Our local paper has published the news that one of our doctors has turned in his license to practice medicine in response to accusations that he has behaved inappropriately with female patients. Of course, the reporter didn’t stop with just the basic information; he had to go into great deatail about just what sort of inappropriate contact the doctor had been alleged to have had with the women filing the complaints against him.
This happens to be… my doctor. He’s also a fellow Catholic, a member of my original parish, a husband and a father. When my ex-husband had a medical crisis early in our marriage, this doctor was his admitting physician and saw both of us through a difficult and, for me, frightening episode. I’ve seen him since for sinusitis and other general ailments (fortunately for me, the only sorts of ailments I suffer).
When I started attending Mass in anticipation of converting, he and his wife were among the first people I became (re-)acquainted with. They were warm and welcoming. At one point they looked at property that was for sale adjacent to mine, and I had hoped we would become neighbors. I’ve observed this man with his family in Mass and at local restaurants — I’ve seen his patience and kindness with a highly energetic son and with crying babies.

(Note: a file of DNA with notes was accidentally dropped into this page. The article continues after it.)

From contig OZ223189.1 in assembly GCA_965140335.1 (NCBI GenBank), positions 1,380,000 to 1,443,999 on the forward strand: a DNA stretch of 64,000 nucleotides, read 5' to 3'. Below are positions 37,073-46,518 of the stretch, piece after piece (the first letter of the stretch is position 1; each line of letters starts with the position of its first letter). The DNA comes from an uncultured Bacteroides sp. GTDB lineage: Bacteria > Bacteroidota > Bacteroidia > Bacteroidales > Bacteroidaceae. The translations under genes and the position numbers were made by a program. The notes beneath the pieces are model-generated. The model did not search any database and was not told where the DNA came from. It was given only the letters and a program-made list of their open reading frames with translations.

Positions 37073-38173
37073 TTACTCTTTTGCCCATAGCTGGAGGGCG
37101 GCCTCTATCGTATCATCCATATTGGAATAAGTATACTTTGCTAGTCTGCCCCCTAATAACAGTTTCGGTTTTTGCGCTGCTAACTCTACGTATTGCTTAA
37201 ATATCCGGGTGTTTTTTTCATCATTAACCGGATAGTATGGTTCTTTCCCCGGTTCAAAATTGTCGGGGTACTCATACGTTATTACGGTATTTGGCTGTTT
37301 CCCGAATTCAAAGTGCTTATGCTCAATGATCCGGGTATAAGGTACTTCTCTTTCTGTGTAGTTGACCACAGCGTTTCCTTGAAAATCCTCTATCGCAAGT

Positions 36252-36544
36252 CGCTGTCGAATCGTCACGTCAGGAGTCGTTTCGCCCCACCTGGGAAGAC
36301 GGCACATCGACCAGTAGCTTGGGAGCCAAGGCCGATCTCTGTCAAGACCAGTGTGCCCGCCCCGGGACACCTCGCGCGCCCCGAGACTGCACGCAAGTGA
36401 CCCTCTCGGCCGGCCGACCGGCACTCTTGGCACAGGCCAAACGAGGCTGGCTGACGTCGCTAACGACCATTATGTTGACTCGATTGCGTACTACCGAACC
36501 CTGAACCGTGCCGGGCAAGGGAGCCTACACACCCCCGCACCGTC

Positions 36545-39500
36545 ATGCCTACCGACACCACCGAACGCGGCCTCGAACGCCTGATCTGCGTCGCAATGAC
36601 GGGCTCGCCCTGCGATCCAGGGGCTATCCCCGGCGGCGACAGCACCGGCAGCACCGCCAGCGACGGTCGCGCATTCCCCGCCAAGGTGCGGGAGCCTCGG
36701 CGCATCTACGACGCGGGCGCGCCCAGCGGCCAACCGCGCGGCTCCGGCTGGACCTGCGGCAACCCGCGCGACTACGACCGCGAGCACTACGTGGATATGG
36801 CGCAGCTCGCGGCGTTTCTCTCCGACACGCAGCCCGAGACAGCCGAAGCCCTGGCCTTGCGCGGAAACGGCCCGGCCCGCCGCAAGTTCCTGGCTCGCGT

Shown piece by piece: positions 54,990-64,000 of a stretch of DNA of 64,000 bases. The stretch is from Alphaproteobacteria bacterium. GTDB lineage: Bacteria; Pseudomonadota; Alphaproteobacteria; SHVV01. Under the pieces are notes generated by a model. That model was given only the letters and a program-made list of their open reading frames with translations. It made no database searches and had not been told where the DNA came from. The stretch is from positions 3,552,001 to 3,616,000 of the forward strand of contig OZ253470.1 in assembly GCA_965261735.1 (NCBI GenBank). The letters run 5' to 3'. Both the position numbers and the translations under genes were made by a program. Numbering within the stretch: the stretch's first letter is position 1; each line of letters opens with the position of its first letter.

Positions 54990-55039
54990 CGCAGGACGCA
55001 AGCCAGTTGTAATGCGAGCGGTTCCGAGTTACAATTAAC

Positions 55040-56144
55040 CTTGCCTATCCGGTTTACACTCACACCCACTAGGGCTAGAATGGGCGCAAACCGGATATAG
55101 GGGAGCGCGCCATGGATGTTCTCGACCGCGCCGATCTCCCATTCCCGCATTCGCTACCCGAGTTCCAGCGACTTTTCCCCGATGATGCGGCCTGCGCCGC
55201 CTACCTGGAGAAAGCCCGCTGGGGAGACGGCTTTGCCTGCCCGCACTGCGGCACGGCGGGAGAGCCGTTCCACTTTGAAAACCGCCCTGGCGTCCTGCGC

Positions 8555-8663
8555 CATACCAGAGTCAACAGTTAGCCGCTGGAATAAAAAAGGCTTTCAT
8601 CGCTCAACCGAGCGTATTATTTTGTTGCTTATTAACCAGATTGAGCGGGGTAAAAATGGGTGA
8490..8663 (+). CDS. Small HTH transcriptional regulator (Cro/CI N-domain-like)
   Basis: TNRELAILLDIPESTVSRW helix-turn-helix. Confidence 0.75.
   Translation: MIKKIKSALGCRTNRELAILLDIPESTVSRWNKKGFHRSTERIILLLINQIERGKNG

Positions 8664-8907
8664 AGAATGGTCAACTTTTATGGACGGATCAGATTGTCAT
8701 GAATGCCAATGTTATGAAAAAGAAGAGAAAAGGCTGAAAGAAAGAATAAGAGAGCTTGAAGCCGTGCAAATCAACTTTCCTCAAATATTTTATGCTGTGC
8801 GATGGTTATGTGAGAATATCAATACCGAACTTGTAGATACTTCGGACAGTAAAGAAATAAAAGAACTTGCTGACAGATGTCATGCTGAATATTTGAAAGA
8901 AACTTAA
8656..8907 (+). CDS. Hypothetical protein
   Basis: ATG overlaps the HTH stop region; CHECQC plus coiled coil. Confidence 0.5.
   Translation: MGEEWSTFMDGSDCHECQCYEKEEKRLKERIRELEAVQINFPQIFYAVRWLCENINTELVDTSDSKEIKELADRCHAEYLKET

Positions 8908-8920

I don’t understand how a man, serious about his religion and blessed with a lovely and affectionate wife and beautiful family, could fall in such a flagrant way, but I know it does happen. I don’t know how a woman, knowing her husband, the man to whom she is linked, body and spirit, has violated the promises of their marriage covenant, can survive such a blow… but women do it every day.
But this wife has the additional burden of particular details of her betrayal and humiliation being placed in print for the general public to read and talk about. The extent of the detail was certainly not necessary; it seems to me that prurient interests were being catered to, not genuine reporting.
Whatever happens in their family, this newspaper article has made their situation even more difficult. There must be some means of holding reporters and publishers to moral responsibility, sensitivity to those innocent people whose lives are disrupted by scandalous disclosures, common decency.